Laws are not enough, however, unless widely understood and actively carried through. People who work at organizations with an equal employment opportunity office and formal training about diversity are more likely to file discrimination claims when necessary. Knowledge and organizational resources empower people to seek remedies.

Diversity training for managers also helps to reduce the number of discrimination claims.

When legal violations are found, remedies are most effective when they move beyond compensation to individual victims to establish reformed organizational practices. Finally, it is crucial to recognize that the current legal model places the burden of proof on victims, even though it is often very difficult to prove intentional discrimination by an individual, institution, or employer.

Moreover, because Americans today tend to view discrimination as a thing of the past, victims often face social skepticism and self-doubt. The extra mental labor involved in replaying personal experiences and deciding what, if anything, to do can exacerbate stress and health problems. All Americans who care about the ongoing fight against social discrimination must work to raise awareness that serious problems persist and must be aggressively countered both in law and daily practice.

All Americans who care about the ongoing fight against social discrimination must work to raise awareness that serious problems persist and must be aggressively countered both in law and daily practice.

A Practical Guide on How to Confront Hate

Tina Kempin Reuter, Ph.D., director of the UAB Institute for Human Rights Photo Credit: UAB

In the wake of violent protests in Charlottesville, Virginia, Tina Kempin Reuter, director of the University of Alabama at Birmingham Institute for Human Rights offers some practical tips on how to confront hate.

Know your human rights

The Universal Declaration of Human Rights is the key document guiding human rights advocacy. It is based on the universality, inalienability, and indivisibility of human rights and is founded on the core values of equality, non-discrimination and human dignity.

“Knowing one’s human rights is an important step that often gets forgotten,” Reuter said. “Learning the content and extent of basic human rights will give people the tools and language needed to address certain issues. Discrimination, suppression, racism, marginalization, and violence against individuals or groups are human rights violations that must be confronted.”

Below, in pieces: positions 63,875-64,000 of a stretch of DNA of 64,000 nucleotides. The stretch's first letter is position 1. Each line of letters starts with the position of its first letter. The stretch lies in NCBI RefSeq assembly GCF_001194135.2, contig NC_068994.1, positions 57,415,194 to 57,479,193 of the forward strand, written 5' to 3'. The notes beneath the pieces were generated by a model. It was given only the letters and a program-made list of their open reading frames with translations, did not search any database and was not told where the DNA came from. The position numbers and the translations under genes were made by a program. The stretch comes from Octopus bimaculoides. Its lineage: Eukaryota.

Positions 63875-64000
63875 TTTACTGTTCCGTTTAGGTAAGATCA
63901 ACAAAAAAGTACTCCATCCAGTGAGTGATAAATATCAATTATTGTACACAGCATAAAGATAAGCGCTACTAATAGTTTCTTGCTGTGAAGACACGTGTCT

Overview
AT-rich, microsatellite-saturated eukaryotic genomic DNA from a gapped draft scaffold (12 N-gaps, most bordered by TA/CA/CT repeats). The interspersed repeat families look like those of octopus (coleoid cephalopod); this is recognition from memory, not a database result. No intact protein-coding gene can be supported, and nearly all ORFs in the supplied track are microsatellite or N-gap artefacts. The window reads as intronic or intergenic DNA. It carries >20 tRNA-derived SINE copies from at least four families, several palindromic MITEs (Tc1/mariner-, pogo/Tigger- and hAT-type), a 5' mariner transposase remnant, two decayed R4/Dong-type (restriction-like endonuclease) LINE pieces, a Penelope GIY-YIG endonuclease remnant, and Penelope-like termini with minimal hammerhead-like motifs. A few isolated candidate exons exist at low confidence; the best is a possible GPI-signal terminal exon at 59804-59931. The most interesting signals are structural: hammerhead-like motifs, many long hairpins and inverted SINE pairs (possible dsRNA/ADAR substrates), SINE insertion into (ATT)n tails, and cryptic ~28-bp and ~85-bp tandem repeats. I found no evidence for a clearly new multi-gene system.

Reuter urges reporting human rights violations to the authorities such as the Civil Rights Division of the United States Department of Justice or other entities such as the American Civil Liberties Union. If an incident occurs in the workplace, inform your human resources representative or a diversity officer. At UAB, students, faculty, and staff can contact the Office of Diversity, Equity and Inclusion. You can learn more about international human rights by visiting the United Nations Human Rights website and by reading the UAB Institute for Human Rights blog, where faculty and students write about international human rights issues.

Speak up in the face of injustice

Once you know what human rights and human rights violations are, Reuter encourages everyone to pay attention and speak up in the face of injustice. Pay attention to what happens in your everyday life. Document, record and monitor what is going on around you, and if you see injustice, say something.

“The goal is to make everyday suppression of a specific group based on race, color, religion, ethnicity, immigration status, sex, gender, sexual orientation, age or disability status just as unacceptable as the violence and hatred that has occurred in Charlottesville,” Reuter said. “It’s these normal, hidden human rights violations that are particularly dangerous to our society and that we have to confront together.”

Be aware of your own biases

One of the ways to overcome biases and stereotypes is to engage with those who are different. Research shows that interpersonal contact is one of the best ways to reduce prejudice. This theory is called contact hypothesis. The theory suggests that under appropriate conditions interpersonal contact is one of the most effective ways to reduce prejudice between majority and minority groups.

“It is incredibly important to be aware of your own biases,” Reuter said. “We all have them. Realize if you cross the street when a person of a different race walks toward you. Notice if you assume that someone is less competent because she is a woman, a person of color or Muslim. Think about systemic racism and structural violence in your own environment, and find ways to confront them. Actively learn about how our society has grown to marginalize some to the benefit of others. I encourage people to reach out and make new friends outside of their race, religion and gender.”

Join a movement or a cause that fits your passions and interests

Join a movement, and talk with others who feel the same. Look for a rally in your community. Organize a vigil. Participate in a discussion. Engage with others. Get together formally or informally. Look for opportunities to talk. The UAB Institute for Human Rights is a part of the StandAsOne Coalition. If you are a UAB student, you can join the Students for Human Rights club.

“Not all of us are born to be activists or community organizers,” Reuter said. “We cannot all become Martin Luther King, Nelson Mandela or Leymah Gboweee; but we all can contribute by supporting the movement. Think about what you are good at and how your skills and talent can be used to move a cause forward.”

Call your representatives